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Unpacking Letter of Credit


As a trade finance person by training and experience, I am often reminded that I do not say much — if anything at all — about trade financing issues in this column, despite the need to share information on this specialist area being one of the fundamental reasons the idea of the column was actually conceived.

I admit that I am guilty as charged and coming to think about it, I do not even have a good reason for the neglect, which becomes even more glaring when one considers that I often train bankers in areas of trade finance such as letter of credit, documentary collections, incoterms as well as structured trade commodity finance (STCF).

Having shared insights on structuring in trade finance with executives and some non-executive directors of one of the local banks earlier this week, it occurred to me that it’s about time I started sharing some trade finance insights in this column as well. So this week I duly look at the letter of credit, a very important payment instrument in international trade.

What is a letter of credit?

It is a conditional undertaking by a financial institution that it will pay a specified amount or amounts at a specified time or times, provided that all terms and conditions described in the letter of credit have been observed.

The import of the conditional undertaking is that the financial institution is obligated only if all terms and conditions of the letter of credit have been met

Origins of the letter of credit

Though the historic roots of the letter of credit, also known as a the documentary credit, date back some 3000 years, the first recognised modern letter of credit was issued in 1646 by the Monte dei Paschi Bank of Sienna, an Italian bank.

Key characteristics of letter of credit

Documentary or commercial credits require the presentation of documents that prove certain events have taken place. Letter of credit provides security advantages for both exporter/seller and importer/buyer.

The seller is assured of payment upon production of constructive evidence of shipment of the contract merchandise while the buyer is assured that the bank will not pay unless the seller has met documentary requirements complying with the buyer’s instructions.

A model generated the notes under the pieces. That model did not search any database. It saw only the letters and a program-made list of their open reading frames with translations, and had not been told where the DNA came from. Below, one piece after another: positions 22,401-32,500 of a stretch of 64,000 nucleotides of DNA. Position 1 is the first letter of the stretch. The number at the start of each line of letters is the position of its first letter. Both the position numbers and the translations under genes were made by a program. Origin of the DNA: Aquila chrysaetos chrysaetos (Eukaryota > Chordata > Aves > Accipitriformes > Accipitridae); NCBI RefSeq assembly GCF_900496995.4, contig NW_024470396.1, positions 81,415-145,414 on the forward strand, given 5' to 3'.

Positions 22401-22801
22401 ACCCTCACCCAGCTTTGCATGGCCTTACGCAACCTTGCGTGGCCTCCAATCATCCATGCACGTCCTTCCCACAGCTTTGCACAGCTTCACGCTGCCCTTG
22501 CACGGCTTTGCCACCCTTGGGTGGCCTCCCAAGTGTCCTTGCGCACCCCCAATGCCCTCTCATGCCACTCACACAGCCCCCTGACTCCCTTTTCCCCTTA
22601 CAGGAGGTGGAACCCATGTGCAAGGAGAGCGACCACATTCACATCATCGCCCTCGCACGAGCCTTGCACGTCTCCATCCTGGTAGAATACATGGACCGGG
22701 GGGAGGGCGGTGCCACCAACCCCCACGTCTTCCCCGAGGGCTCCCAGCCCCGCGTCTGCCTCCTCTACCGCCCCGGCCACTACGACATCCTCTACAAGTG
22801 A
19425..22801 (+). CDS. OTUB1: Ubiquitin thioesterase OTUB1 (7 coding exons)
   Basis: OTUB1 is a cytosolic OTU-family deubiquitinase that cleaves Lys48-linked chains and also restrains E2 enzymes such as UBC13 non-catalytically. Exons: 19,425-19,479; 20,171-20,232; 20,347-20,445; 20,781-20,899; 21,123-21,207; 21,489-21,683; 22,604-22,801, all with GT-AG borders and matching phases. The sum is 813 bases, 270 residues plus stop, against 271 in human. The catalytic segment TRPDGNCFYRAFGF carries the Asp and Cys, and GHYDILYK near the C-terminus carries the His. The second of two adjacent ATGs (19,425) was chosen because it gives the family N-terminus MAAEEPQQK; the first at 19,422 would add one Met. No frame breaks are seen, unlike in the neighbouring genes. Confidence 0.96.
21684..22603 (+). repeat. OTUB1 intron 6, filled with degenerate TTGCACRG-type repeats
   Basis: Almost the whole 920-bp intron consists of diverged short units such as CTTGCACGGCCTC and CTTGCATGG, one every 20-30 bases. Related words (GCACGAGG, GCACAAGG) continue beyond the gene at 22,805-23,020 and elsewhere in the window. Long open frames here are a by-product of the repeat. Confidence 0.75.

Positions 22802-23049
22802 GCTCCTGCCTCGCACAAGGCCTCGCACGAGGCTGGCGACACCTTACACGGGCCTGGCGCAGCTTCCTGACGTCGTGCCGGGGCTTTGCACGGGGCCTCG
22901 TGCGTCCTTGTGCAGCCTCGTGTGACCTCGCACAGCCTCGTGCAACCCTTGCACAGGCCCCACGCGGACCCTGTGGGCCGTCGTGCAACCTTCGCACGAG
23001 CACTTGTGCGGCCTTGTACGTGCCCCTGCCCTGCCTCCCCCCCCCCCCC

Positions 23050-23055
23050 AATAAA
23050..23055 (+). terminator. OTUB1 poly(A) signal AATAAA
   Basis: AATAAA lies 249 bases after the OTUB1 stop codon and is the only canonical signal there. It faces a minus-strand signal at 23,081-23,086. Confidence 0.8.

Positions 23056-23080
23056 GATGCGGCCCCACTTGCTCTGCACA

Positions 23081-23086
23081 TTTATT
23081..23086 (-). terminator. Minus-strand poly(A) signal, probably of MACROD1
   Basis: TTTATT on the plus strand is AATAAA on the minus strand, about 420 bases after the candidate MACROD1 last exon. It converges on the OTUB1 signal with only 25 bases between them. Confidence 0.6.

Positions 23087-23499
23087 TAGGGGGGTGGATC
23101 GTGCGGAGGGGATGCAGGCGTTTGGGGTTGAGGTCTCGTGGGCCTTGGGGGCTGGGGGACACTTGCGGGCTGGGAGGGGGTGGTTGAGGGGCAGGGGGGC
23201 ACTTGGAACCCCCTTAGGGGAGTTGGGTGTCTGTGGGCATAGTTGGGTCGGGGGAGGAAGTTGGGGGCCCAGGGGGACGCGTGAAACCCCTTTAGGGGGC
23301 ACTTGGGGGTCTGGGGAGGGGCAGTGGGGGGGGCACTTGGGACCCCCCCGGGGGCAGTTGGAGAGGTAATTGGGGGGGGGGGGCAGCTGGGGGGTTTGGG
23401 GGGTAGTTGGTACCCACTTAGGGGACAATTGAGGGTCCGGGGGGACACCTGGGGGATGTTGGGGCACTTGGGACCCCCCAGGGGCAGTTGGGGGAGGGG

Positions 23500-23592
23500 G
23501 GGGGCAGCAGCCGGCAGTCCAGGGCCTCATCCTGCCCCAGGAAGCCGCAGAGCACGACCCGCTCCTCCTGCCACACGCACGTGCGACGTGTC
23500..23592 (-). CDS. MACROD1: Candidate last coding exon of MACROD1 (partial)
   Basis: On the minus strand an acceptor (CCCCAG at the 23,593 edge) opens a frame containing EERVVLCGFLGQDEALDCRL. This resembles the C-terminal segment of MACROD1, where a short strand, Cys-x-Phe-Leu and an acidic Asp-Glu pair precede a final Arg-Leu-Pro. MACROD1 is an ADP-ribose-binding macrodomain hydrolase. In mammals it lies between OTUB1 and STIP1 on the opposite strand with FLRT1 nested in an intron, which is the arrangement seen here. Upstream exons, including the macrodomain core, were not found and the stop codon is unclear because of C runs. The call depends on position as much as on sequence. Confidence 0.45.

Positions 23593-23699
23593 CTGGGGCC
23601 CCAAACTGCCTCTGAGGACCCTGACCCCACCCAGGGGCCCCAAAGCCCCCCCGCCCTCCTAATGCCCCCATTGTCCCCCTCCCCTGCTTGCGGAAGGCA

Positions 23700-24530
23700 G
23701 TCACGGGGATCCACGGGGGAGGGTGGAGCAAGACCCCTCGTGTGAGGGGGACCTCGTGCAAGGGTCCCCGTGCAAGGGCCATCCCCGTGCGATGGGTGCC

Advantages for the seller

lSecurity: The seller has assurance of payment from an international bank on condition that the terms and conditions of the letter of credit are complied with:
lFinance: The seller has the opportunity to raise finance against the letter of credit issued in his favour.

Advantages for the buyer

lCash flow management: The buyer does not have to pay cash up front to a foreign country before receiving documents of title to the underlying goods. This is quite helpful when unfamiliar with the suppliers and other legalities.

lSecurity: Letter of credits protect the buyer’s interests subject to presentation of documents that comply with the terms and conditions of the credit.

lRisk management: The buyer can build safeguards into the letter of credit such as inspection of the goods for quality (think Bureau Veritas) control as well as set production and delivery times.

Types of letters of credit

There are several types/characteristics of letters of credit such as irrevocable, revocable, standby, confirmed, unconfirmed, revolving, transferable, back-to-back, sight/usance, red clause, green clause, evergreen and straight letter of credit. Each of these is designed to fulfil a different need in import/export transactions according to the specific circumstances of the counter-parties.

A letter of credit is a secure instrument, but what goes into it comes from the underlying negotiation process between the exporter and importer.

The letter of credit can, therefore, be only as good as the agreement or contract of sale between the seller and buyer that
led to it.

lFeedback: omen.muza@gmail.com. Omen N Muza writes in his personal capacity. You can view his LinkedIn profile at zw.linkedin.com/pub/omen-n-muza/30/641/3b8

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